Ever since Ertugrul was aired on Turkish TV and started gaining fame in other countries, viewers had been comparing it with the record-breaking western series, Game of Thrones. Since both are period dramas with impeccable sword fights and perfect horse-riding scenes against picturesque landscapes, does that mean Resurrection Ertugrul is a befitting Turkish response to the ever-popular Game of Thrones? And will it be a crime if I say Ertugrul is actually better in terms of storyline?
Many may disagree when I say Ertugrul is more interesting and captivating. Several might even stop reading any further. Even though Ertugrul Ghazi started airing in Pakistan this April, the show had gained quite a momentum ever since it was released on Netflix and had already built a large fanbase. Just like me, many were curious to find out what the hype was all about and were pleasantly surprised and then hooked to the show!
The Turkish drama revolves around a 13th century, fearless warrior called Ertugrul who is the father of the founder of the Ottoman Empire, Usman. It shows the obstacles and hurdles his nomadic Kayi tribe faces before the caliphate was found. It displays Islamic culture and history in it’s true sense and how Islam rose above and spread despite Muslim leaders facing adverse politics and schemes at the hands of Christians, Mongols and Byzantines.
Ertugrul is a gift for all the people who desperately awaited a show with positive Muslim representation in the entertainment world, which is why the show appeals to a vast majority of viewers in the Islamic world.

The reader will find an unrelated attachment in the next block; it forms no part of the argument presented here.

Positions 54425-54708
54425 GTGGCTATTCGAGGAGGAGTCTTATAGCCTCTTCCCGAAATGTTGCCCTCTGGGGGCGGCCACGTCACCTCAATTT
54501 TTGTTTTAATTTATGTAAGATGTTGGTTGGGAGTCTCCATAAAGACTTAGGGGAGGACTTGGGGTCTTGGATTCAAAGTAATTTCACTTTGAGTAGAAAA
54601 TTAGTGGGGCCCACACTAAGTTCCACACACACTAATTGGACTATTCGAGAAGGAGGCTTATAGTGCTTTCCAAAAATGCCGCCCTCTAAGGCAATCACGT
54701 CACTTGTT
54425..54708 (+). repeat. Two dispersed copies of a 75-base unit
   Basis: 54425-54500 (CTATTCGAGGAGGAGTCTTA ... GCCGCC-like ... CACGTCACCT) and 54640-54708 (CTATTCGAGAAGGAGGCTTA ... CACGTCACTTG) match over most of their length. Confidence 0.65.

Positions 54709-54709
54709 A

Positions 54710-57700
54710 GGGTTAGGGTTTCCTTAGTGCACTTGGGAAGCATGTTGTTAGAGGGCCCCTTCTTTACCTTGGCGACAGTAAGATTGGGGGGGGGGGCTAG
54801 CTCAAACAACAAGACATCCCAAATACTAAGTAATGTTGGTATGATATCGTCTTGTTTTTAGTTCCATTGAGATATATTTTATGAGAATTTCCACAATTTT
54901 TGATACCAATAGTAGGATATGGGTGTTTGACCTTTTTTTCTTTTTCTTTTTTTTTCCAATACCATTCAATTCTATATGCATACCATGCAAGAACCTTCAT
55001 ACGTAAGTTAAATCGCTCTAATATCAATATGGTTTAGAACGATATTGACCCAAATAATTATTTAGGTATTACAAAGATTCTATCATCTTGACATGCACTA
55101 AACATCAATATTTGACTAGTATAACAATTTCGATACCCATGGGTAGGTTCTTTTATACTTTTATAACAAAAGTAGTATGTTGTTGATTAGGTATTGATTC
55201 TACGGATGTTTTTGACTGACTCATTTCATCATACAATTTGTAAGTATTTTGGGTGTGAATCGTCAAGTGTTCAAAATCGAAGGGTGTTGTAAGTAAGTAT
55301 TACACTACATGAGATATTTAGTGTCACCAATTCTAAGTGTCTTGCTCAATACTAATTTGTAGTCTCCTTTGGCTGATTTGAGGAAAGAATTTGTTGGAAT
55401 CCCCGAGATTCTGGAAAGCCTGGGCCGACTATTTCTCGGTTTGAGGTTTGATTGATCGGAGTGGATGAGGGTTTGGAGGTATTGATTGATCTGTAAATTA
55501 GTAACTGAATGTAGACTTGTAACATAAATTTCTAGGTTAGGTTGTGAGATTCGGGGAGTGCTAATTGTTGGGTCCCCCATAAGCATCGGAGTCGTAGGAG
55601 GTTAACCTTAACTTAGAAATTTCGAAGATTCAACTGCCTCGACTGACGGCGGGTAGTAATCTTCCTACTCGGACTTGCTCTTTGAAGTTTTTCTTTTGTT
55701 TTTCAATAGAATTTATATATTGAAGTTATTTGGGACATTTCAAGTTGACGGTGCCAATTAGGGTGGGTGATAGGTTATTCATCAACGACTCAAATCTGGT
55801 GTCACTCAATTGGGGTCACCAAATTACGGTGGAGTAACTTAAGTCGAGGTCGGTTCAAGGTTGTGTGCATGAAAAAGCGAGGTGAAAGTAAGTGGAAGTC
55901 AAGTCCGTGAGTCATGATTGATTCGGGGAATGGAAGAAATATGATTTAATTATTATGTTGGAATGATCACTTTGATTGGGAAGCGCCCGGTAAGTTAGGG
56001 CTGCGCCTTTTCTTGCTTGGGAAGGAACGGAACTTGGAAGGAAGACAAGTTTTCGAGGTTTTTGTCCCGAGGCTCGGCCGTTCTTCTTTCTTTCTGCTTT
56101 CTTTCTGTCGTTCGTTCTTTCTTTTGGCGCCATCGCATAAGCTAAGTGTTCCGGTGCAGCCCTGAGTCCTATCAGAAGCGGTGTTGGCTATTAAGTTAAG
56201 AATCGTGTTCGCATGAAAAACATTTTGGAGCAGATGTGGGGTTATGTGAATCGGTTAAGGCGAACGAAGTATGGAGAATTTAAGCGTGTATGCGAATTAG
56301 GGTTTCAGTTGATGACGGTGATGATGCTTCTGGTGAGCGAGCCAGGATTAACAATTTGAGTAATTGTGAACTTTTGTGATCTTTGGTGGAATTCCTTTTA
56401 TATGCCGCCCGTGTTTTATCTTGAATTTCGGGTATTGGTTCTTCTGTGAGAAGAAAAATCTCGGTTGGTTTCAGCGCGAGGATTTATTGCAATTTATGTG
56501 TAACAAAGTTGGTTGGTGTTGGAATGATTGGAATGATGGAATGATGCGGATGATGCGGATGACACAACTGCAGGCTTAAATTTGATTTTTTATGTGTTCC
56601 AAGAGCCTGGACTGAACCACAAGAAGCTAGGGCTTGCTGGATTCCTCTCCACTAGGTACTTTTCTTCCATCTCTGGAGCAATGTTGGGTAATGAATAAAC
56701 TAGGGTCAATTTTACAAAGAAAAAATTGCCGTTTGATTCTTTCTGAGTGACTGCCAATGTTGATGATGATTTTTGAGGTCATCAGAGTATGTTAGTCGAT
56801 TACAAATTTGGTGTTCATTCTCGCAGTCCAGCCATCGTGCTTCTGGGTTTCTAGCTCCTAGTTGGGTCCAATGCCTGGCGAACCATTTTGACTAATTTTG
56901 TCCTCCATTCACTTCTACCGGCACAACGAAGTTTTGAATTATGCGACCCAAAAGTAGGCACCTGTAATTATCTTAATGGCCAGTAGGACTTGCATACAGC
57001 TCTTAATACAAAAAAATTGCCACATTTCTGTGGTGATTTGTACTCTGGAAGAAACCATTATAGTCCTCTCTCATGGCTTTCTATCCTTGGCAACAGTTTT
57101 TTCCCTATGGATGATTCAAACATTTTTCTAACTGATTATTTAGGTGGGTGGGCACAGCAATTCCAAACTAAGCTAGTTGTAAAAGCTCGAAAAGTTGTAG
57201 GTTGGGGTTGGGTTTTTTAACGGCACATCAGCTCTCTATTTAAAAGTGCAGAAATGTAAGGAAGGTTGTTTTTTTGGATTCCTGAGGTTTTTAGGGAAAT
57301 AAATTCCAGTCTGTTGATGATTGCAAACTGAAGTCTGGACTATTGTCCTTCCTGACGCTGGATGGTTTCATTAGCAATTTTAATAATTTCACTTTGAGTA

Muslim characters, in Indian and Western media, are subject to constant vilification while sometimes the content is too Islamophobic to be digested even by non-Muslim viewers. However, the show has appealed even to non-Turkish, non-Muslim audiences and some have been blown away by the powerful characters, exceptional acting skills and captivating storyline.
Now let’s talk about its constant comparison to the super-hit, fiction drama series ‘Game of Thrones’.
Ertugrul Ghazi Vs Game of Thrones: Similarities & Differences
Anyone who watches the second season of Ertugrul cannot help but notice the vast difference in graphics, camera quality, change of scenic landscapes and will be forced to compare the production value with western content.
Starks v/s Kayis
One of the stark similarities I observed between the two shows, while having watched both, is the theme parallels between the life of the ‘Stark House’ in GOT and ‘The Kayi’ tribe in Resurrection Ertugrul. Both are initially the underdogs of the show; loyal and honorable protagonist families, who revolt against tyranny, injustice and fight a long battle of good vs evil.
Honorable & Loyal Tribesmen
Both the shows have the vital tropes of an exciting drama: a virtuous but imperfect protagonist, the hateful antagonists, friends as dependable and thick as kin, devoted family that has fallen prey to the whirlwinds of time, and a romantic love story brewing on the sidelines.
Exceptional Sword Fights & Glamorous Costumes
The leading characters in both the shows have perfectly timed, well- choreographed sword fights and horses’ rides which they can easily pull off without batting an eyelid. The scenic backdrops in both the shows are jaw-droppingly gorgeous!
Both men and women wear beautifully designed costumes- the male costumes in both the shows reflect drastic similarity, however, the female headgears and dresses are more culturally apt to the Turkish tradition.
Now it depends on the kind of genre viewers enjoy watching. While Ertugrul is based on true Islamic history and reflects the Muslim- Turk culture, GOT is entirely fictional and caters to fantasy enthusiasts.
Moreover, there is a vast difference in the kind of audiences both the shows appeal to, and each has its separate fanbase.
See the Facebook post below to spot some major differences between the 2 popular TV series:
Comparison between Game of thrones and Dirilis Ertugrul
Posted by JuTurk on Saturday, April 13, 2019
For people who can relate with the Islamic culture and history in Ertugrul but also enjoy watching western fantasy-fiction, find both the shows equally appealing and entertaining. So there is absolutely no question of one being better than the other.
Do you think Ertugrul is the Turkish version of Game of Thrones? Which one of the two do you think is better? Comment below and let us know.
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